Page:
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Is is possible to convert comma-separated value (CSV) to tab-separated value (TSV) via headless mode? [closed]

asked 2013-06-15 01:24:10 +0200

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updated 2014-10-01 02:33:35 +0200

oweng gravatar image

Hi, is it possible to convert csv or xls to tsv format? Specifically in headless mode. I have tried converting using the following:

libreoffice --headless --convert-to tsv "foo.csv"

but the output is garbled and full of unprintable characters.

Thanks for any help

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Closed for the following reason the question is answered, right answer was accepted by Alex Kemp
close date 2016-03-04 16:17:54.590117


loffice "-env:UserInstallation=file:///tmp/LibO_Conversion" --convert-to csv:"Text - txt - csv (StarCalc)":9,34,UTF8 --headless --outdir some/path --infilter='csv:44,34,UTF8' some.csv works fine on 5.3 for me. Should be reopened and added as an answer IMO, it's very hard to put this command line together from the available documentation.

chx gravatar imagechx ( 2017-04-20 00:58:23 +0200 )edit

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answered 2013-06-15 02:17:01 +0200

oweng gravatar image

updated 2014-10-01 02:22:08 +0200

A comma/character-separated value (CSV) or delimiter-separated value (DSV) file can use a comma, semi-colon, tab, or any other character, to separate the values. The related output filter is txt:"Text - txt - csv (StarCalc)" (which can also be used as csv:"Text - txt - csv (StarCalc)" and even tsv:"Text - txt - csv (StarCalc)"). Unfortunately though, the headless / convert-to mode for LO is used to convert between formats that LO can read/write rather than adjust an existing format (e.g., CSV from commas to tabs). Even the recent changes made in fdo#36313 (v4.4) to allow specifying of the delimiter and text quotation mark to support UTF-8 encoding (e.g., --infilter=CSV:59,34,UTF8) do not appear to assist in this respect.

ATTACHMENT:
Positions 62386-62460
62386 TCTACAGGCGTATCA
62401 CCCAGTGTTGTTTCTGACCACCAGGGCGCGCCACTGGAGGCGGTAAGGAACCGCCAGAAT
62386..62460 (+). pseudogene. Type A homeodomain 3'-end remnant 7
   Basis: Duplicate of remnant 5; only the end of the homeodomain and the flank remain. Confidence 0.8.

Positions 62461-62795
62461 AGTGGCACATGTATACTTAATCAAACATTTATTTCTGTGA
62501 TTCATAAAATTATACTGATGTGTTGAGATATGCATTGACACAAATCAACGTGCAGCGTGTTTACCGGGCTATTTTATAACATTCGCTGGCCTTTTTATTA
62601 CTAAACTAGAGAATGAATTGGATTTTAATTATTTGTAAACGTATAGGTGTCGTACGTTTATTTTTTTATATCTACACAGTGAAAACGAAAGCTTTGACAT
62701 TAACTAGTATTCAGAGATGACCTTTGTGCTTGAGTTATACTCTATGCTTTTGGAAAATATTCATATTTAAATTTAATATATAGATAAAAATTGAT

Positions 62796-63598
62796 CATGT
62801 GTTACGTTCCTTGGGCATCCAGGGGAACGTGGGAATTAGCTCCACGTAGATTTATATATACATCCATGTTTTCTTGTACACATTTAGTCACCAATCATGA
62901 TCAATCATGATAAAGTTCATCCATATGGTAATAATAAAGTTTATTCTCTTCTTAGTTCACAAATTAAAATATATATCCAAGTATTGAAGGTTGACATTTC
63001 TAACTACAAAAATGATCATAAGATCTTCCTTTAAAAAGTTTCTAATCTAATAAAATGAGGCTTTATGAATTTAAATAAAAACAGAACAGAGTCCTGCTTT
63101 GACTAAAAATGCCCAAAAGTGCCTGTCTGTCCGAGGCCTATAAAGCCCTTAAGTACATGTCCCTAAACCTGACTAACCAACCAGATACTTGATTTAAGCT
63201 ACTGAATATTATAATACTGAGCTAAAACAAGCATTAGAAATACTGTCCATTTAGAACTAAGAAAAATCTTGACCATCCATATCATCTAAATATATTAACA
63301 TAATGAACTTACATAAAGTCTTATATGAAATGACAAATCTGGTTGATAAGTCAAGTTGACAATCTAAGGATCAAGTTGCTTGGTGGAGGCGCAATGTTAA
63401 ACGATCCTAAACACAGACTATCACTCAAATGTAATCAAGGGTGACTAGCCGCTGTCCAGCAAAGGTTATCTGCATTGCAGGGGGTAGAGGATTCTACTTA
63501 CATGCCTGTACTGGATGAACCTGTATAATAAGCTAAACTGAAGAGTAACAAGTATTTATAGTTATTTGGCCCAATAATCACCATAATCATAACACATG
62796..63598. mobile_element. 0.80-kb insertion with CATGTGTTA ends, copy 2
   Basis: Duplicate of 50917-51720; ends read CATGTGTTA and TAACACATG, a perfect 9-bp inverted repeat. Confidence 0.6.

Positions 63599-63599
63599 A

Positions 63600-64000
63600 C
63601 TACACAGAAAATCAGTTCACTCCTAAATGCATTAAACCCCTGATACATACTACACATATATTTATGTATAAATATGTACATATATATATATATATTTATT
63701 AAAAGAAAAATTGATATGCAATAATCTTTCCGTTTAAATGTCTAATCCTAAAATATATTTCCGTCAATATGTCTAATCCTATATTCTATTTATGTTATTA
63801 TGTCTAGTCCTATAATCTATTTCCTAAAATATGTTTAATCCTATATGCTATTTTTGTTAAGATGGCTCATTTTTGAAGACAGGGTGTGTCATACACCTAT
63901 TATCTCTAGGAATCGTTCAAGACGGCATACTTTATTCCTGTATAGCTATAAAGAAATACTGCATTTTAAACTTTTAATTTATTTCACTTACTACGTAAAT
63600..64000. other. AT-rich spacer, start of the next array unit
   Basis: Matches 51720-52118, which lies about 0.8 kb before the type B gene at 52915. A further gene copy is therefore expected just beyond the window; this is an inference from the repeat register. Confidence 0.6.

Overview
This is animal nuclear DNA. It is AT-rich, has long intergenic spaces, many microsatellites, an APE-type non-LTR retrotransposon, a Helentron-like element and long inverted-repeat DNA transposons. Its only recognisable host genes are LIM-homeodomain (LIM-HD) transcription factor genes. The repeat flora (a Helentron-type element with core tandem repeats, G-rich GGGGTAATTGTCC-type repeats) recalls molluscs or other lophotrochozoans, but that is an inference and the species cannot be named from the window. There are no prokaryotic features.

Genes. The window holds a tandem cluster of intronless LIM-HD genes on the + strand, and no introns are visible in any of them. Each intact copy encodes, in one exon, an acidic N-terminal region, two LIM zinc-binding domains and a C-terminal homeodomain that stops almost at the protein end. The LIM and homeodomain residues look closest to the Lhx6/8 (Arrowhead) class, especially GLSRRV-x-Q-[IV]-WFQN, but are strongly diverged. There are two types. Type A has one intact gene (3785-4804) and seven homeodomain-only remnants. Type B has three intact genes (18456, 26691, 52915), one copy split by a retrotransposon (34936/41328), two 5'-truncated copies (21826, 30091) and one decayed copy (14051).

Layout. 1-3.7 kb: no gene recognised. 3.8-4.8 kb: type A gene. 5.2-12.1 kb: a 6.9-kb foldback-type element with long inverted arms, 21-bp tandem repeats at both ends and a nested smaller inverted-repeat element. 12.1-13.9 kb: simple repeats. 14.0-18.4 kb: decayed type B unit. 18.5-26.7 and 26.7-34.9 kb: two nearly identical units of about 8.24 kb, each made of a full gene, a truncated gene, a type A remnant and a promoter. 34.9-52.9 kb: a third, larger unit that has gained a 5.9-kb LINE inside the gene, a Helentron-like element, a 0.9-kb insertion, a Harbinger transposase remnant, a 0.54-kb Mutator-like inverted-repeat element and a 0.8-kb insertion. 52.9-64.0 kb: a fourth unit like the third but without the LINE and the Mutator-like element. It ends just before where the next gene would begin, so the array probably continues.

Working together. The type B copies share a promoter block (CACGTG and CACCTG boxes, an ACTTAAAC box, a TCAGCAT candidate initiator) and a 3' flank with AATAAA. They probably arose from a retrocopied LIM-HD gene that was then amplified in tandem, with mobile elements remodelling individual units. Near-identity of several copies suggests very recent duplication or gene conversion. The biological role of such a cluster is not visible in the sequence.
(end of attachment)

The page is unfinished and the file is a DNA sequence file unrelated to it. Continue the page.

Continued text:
Why not simply do a find/replace externally on the file to convert the commas to tabs? Use a regular expression if you have to (to ensure you don't pick-up data by mistake).

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A CSV file is traditionally a Comma, not Character, separated file. Commas were a pretty bad delimiter choice in the first place, and "correcting" this error by allowing any character has made a bad format more ambiguous. There are of course such things as TSV files, which is why Excel supports them for input and output. One of the few annoying things about LibreOffice is that it does so less well, thereby limiting its use within scientific fields which are chuck full of TSV files.

iggie gravatar imageiggie ( 2014-09-30 19:36:23 +0200 )edit

Re. TSV, fair enough. Whitespace of any kind will always make for a poorer choice in delimiter than a visual character. I will edit the question. Perhaps we should all use delimiter-separated value (DSV).

oweng gravatar imageoweng ( 2014-10-01 01:52:38 +0200 )edit

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Asked: 2013-06-15 01:24:10 +0200

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Last updated: Oct 01 '14